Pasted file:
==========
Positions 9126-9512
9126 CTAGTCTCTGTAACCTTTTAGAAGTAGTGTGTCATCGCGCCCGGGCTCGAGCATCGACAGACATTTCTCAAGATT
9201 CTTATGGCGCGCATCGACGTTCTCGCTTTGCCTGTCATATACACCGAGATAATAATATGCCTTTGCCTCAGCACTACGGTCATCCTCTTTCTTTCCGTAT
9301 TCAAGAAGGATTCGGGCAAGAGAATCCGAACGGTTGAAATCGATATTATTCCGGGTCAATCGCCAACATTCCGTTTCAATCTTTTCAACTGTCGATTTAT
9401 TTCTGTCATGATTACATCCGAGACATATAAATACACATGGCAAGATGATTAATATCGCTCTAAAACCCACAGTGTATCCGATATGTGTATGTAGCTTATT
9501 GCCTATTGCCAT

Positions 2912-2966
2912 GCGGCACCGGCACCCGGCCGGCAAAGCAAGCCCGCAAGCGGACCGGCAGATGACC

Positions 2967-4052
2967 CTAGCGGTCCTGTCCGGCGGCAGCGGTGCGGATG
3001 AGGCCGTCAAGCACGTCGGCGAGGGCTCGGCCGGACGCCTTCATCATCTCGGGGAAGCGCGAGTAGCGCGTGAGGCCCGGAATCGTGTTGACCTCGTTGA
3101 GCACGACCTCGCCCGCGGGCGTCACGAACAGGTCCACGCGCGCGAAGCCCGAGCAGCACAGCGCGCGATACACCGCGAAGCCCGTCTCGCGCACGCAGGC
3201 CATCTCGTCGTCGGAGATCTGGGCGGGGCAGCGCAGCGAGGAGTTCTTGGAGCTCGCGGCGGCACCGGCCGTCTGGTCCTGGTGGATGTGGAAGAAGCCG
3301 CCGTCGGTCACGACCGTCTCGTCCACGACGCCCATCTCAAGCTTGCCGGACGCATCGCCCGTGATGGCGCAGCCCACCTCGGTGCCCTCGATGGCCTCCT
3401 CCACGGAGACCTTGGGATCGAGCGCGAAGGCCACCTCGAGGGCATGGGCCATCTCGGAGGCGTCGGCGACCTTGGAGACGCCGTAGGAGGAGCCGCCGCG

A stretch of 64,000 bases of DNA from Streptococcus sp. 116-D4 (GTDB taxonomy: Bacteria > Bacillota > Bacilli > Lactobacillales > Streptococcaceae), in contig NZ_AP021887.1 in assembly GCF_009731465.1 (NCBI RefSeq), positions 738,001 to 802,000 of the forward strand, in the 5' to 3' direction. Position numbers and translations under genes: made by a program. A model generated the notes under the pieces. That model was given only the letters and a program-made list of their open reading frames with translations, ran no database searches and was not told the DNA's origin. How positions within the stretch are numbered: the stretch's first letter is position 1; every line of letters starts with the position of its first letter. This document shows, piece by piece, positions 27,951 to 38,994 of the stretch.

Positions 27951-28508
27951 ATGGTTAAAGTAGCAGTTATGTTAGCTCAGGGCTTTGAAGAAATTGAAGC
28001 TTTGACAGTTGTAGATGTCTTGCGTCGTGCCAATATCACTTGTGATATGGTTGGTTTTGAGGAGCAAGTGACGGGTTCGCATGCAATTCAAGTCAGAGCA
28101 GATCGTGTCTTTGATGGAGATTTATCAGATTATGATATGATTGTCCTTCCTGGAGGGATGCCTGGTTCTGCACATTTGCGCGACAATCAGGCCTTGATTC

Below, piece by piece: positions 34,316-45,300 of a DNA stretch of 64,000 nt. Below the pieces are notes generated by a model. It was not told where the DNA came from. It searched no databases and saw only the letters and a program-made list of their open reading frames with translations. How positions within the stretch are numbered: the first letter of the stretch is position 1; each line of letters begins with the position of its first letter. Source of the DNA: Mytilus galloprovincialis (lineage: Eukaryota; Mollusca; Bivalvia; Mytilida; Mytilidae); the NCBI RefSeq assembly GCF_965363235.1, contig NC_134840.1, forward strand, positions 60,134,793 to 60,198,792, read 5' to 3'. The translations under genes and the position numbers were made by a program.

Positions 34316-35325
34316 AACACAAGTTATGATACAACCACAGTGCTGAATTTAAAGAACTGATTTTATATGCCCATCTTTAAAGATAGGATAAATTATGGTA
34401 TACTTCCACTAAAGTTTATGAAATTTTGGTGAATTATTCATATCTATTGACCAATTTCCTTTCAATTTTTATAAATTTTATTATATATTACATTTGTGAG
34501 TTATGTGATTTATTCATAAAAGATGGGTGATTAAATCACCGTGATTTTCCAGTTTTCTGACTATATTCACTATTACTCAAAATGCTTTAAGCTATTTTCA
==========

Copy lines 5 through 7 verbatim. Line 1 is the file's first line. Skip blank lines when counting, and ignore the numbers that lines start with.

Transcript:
9401 TTCTGTCATGATTACATCCGAGACATATAAATACACATGGCAAGATGATTAATATCGCTCTAAAACCCACAGTGTATCCGATATGTGTATGTAGCTTATT
9501 GCCTATTGCCAT

Positions 2912-2966